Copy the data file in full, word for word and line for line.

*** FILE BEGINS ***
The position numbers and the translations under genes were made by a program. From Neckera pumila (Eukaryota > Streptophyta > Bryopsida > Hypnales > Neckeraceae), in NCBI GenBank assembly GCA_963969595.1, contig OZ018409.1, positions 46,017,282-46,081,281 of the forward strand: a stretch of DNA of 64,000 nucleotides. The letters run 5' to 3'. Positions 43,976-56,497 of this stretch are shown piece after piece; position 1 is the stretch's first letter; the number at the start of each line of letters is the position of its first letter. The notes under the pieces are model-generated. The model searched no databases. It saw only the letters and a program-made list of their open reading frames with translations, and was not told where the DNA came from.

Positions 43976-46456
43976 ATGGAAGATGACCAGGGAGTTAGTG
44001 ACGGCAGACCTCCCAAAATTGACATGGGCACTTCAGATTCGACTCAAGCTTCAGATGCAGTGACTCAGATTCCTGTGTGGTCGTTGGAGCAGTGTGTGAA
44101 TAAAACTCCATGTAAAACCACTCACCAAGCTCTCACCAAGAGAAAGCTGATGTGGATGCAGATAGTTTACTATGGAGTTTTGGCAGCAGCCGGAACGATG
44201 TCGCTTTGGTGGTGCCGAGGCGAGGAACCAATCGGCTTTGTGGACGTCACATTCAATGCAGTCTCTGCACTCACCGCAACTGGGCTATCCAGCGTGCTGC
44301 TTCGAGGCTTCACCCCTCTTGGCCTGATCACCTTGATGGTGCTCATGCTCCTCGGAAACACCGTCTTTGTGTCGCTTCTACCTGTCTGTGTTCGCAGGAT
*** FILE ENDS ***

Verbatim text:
The position numbers and the translations under genes were made by a program. From Neckera pumila (Eukaryota > Streptophyta > Bryopsida > Hypnales > Neckeraceae), in NCBI GenBank assembly GCA_963969595.1, contig OZ018409.1, positions 46,017,282-46,081,281 of the forward strand: a stretch of DNA of 64,000 nucleotides. The letters run 5' to 3'. Positions 43,976-56,497 of this stretch are shown piece after piece; position 1 is the stretch's first letter; the number at the start of each line of letters is the position of its first letter. The notes under the pieces are model-generated. The model searched no databases. It saw only the letters and a program-made list of their open reading frames with translations, and was not told where the DNA came from.

Positions 43976-46456
43976 ATGGAAGATGACCAGGGAGTTAGTG
44001 ACGGCAGACCTCCCAAAATTGACATGGGCACTTCAGATTCGACTCAAGCTTCAGATGCAGTGACTCAGATTCCTGTGTGGTCGTTGGAGCAGTGTGTGAA
44101 TAAAACTCCATGTAAAACCACTCACCAAGCTCTCACCAAGAGAAAGCTGATGTGGATGCAGATAGTTTACTATGGAGTTTTGGCAGCAGCCGGAACGATG
44201 TCGCTTTGGTGGTGCCGAGGCGAGGAACCAATCGGCTTTGTGGACGTCACATTCAATGCAGTCTCTGCACTCACCGCAACTGGGCTATCCAGCGTGCTGC
44301 TTCGAGGCTTCACCCCTCTTGGCCTGATCACCTTGATGGTGCTCATGCTCCTCGGAAACACCGTCTTTGTGTCGCTTCTACCTGTCTGTGTTCGCAGGAT